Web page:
After experiencing great sound quality of AKG N60 NC Wireless, it looks cheaper. at this price range, they offer good value of money, with great sound quality and good noise cancellation controls. Got uncomfortable over longer periods due to on-ear rather than over-ear. Regardless, the benefit of this is that this is a fantastically compact pair of headphones, and if you’re willing to make the trade-off then these are great for the price. On-ear models that sit on top of one’s ears aren’t everybody’s cup of tea, but the 7-ounce (198g) AKG N60 NC Wireless are about as comfortable as you get for this type of headphone. What’s also noteworthy is that they have effective noise canceling with only a very faint hiss. This new wireless model has some design improvements to the earcups, with a little bit thicker padding and a headband that doesn’t clamp down on your head as tightly, which leads to a more comfortable fit. Battery life is rated at up to 15 hours with both Bluetooth and noise canceling engaged (that’s good but not great) and up 30 hours if you use the noise canceling only in wired mode.
Conclusion Although they may not be quite as good as full-size offerings from Bose and Sony, the on-ear AKG N60NC are arguably the best compact one among the best budget wireless noise cancelling headphones.
Impressive Bluetooth microphone Great noise isolation Comfortable, stylish design Sound less balanced than other Bose over-ears Don’t have NFC like other Bose headsets Motion-sensitive auto-off timer could be frustrating
Has Stereo Speakers
Has An Over-the-ear Foam
Has A Detachable Cable
Can Be Folded
Sound Pressure Level
Has Passive Noise Reduction
Has Active Noise Cancelling (Noise Control)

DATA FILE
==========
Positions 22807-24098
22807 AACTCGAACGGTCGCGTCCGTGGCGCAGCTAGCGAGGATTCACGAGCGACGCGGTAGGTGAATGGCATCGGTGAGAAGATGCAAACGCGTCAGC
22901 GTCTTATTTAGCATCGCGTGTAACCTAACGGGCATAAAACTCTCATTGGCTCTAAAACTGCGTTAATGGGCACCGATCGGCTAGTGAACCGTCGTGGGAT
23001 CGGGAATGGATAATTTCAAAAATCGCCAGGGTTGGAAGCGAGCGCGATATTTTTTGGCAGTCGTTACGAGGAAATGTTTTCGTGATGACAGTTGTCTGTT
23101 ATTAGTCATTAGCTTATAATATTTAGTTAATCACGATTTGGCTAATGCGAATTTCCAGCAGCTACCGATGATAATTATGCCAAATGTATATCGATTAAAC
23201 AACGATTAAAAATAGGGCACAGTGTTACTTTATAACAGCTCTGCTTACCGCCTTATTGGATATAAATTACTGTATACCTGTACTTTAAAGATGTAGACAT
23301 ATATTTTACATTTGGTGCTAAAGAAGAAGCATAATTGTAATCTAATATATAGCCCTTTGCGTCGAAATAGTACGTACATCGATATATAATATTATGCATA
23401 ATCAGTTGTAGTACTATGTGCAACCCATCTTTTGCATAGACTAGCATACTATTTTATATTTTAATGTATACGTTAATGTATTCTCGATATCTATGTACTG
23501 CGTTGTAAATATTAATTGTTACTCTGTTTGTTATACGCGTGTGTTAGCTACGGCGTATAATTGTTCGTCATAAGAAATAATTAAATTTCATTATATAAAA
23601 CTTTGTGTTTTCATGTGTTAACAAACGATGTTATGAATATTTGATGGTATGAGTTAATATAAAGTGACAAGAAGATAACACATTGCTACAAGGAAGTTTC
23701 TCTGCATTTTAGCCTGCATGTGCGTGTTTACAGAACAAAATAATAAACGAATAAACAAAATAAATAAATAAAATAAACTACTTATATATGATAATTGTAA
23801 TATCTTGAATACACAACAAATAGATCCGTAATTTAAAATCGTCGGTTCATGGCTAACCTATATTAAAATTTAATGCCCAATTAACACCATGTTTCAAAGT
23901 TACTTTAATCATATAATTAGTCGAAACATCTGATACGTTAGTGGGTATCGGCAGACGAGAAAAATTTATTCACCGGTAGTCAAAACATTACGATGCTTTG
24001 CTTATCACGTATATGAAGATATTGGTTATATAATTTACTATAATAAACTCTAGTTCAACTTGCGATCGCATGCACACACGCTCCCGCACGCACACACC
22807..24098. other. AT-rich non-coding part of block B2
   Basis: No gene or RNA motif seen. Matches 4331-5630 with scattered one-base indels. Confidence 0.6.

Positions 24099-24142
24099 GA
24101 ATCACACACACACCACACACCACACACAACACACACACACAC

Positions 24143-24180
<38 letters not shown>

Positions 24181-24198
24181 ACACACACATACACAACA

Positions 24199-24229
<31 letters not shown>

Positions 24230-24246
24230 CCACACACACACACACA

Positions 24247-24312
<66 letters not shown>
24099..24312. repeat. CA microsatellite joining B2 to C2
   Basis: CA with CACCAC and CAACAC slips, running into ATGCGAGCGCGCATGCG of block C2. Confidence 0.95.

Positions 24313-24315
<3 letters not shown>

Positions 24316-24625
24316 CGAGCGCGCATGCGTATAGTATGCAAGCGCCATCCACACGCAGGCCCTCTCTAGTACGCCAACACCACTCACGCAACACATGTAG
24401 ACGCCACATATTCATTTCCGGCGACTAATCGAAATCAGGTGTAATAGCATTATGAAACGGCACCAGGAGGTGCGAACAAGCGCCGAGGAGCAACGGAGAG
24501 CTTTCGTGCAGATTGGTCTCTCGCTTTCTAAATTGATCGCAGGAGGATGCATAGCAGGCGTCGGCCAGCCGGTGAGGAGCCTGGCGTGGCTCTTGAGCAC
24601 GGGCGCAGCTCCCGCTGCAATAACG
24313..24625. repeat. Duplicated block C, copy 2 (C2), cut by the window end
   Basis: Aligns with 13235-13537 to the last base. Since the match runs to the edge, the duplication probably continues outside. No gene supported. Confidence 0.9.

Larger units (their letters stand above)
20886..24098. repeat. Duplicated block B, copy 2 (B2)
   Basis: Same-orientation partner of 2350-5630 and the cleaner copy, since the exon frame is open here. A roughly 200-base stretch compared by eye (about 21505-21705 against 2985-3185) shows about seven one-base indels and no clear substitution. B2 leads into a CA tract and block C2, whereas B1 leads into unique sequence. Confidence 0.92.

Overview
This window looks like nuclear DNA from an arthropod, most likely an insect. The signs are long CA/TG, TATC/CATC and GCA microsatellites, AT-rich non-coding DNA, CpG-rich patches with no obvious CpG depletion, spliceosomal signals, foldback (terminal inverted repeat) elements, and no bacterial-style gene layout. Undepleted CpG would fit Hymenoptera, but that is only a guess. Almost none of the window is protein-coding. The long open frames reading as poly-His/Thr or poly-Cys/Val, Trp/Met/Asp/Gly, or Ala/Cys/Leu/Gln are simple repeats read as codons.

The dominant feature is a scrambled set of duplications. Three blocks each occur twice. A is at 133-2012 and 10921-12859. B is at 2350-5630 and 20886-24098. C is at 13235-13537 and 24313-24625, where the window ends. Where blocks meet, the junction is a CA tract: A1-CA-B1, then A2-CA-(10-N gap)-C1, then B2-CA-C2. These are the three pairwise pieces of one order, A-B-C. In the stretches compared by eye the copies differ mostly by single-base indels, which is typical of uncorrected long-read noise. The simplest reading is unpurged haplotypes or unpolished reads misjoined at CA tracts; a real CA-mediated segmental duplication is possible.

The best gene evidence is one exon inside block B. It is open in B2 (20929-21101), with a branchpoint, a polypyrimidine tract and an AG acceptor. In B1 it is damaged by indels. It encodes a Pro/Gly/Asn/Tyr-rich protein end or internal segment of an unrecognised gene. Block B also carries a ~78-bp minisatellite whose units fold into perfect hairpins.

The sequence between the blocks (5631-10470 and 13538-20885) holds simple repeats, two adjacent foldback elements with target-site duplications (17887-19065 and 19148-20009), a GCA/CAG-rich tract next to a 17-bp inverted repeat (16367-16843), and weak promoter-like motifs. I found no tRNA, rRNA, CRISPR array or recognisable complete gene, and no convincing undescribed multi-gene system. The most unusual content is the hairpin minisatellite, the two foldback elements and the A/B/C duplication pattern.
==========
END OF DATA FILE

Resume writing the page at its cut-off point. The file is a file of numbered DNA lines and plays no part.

Has A Rechargeable Battery
Has A Battery Level Indicator
Has A Removable Battery
Can Be Used Wirelessly
Has A 3.5mm Male Connector
Supports Bluetooth Pairing Using NFC
Can Be Used As A Headset
Control Panel Placed On A Device
Has An In-Line Control Panel
These headphones are well-designed wireless on-ear headphones with a very similar design to the wired AKG K490-NC. They're slightly larger than the K490 but feel better made. Their cups are bigger and cover more of the ear, which some may prefer. Even though they fold, they aren’t the most portable headphones but will be easier to carry around than over-ears. They have a complete control scheme that gives you access to all common functionalities and can also be used passively with the included audio cable.
The AKG N60NC Wireless have a similar look to the AKG K490-NC, but their larger design makes them look a bit more dense and durable. Their ear cups have polished metal rings and thick padding. Their headband is fully padded, which is slightly different from the K490 and doesn’t have big apparent screws where the cups fold. They are fairly low-profile but look quite good.
The N60NC are fairly lightweight and their on-ear design is decently comfortable. You’ll be able to wear these for a few hours, but they might get uncomfortable after a while since they put pressure directly on your ears. On the upside, the padding is thick and comfortable, and the headband is more padded than that of the K490. The cups are also larger and cover more ear surface, which some may prefer.